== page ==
About 80% of Caribbean property risk is reinsured abroad, and another 15-20% of the retained aggregate exposure is also transferred to the reinsurers. This considerably softens the blow from a major catastrophe like a hurricane or an earthquake, but does not eliminate it. And when the reinsurers themselves begin to put on the pressure, as they have been doing in recent years because of their own burden of worldwide claims, the difficulties facing Caribbean insurers multiply.

The international reinsurers have been tightening the screws in a number of ways. They have withdrawn some primary reinsurance capacity, either by limiting the business they do or washing their hands of the Caribbean entirely. Bernard Aquing, managing director of the Reinsurance Company of Trinidad and Tobago (Trinre), estimates that proportional treaty capacity has fallen by 32%. Reinsurers have also imposed events limits on claims, under which they are only responsible for a fixed monetary amount of the proportional risk taken.

As far as aggregate cover is concerned (cover designed to assist insurers in the aftermath of a natural disaster, when most of the policyholders on their books may be making claims at the same time), the reinsurers have for the first time insisted on deductibles, insurance companies paying between two and five percent of the claim themselves. They have also upped the price of their services, demanding between 40 and 70% of insurance companies retained income in return for aggregate or catastrophe cover, as it is called.

The effect of all this eventually reaches the insurance customer, who has seen the cost of property insurance leap upwards by as much as 300% in some parts of the region. The natural reaction has been to cut down on the amount of insurance purchased, leaving tens of thousands of Caribbean homeowners and hundreds of businesses without the appropriate safety net to satisfy bankers and investors.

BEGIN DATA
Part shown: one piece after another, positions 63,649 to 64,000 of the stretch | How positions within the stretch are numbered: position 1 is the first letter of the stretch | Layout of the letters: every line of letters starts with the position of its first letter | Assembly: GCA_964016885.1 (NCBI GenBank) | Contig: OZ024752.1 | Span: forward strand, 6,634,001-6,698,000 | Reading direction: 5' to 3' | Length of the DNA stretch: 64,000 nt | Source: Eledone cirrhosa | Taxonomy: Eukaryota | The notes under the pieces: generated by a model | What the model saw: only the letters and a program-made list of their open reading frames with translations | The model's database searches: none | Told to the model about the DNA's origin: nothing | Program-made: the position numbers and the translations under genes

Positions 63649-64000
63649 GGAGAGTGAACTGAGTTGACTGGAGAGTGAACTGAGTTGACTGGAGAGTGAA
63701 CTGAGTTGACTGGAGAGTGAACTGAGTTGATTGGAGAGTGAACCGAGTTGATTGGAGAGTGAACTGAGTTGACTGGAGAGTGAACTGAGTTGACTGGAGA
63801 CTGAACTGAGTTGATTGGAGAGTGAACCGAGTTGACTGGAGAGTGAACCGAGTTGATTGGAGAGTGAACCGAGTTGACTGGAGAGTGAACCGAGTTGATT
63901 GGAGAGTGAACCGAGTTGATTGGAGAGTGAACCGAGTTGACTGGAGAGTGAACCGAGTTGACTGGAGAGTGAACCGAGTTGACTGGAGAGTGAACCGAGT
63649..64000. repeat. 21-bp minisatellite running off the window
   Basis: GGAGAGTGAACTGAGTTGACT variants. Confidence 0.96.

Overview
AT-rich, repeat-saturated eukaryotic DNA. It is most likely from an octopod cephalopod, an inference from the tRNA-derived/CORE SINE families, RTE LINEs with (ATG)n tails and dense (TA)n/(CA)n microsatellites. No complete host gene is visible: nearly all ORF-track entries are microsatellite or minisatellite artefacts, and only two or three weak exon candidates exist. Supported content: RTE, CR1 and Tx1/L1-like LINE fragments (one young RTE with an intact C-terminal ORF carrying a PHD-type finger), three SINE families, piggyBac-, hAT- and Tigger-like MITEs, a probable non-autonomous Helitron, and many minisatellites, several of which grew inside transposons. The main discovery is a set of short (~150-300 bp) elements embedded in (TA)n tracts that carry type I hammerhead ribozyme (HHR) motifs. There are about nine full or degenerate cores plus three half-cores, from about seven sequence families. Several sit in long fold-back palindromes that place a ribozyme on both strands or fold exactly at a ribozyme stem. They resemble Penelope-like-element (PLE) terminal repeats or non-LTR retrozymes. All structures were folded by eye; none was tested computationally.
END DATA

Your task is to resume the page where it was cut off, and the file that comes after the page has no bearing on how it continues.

The practical result in real terms is that new businesses do not get started, others fail to expand, economic growth is slower than it should be and thousands of extra jobs do not materialise.

Caribbean insurers, most of whom grew out of long-standing branch operations of British, Canadian and American companies, are not standing by helplessly and watching their business wither away. They have begun to fight back.

The IAC, located in Barbados, is actively lobbying governments for the imposition of a mandatory uniform building code, so that all new Caribbean buildings will be constructed to hurricane-resistant standards. Some architects and construction companies have already taken it upon themselves to apply such a code voluntarily.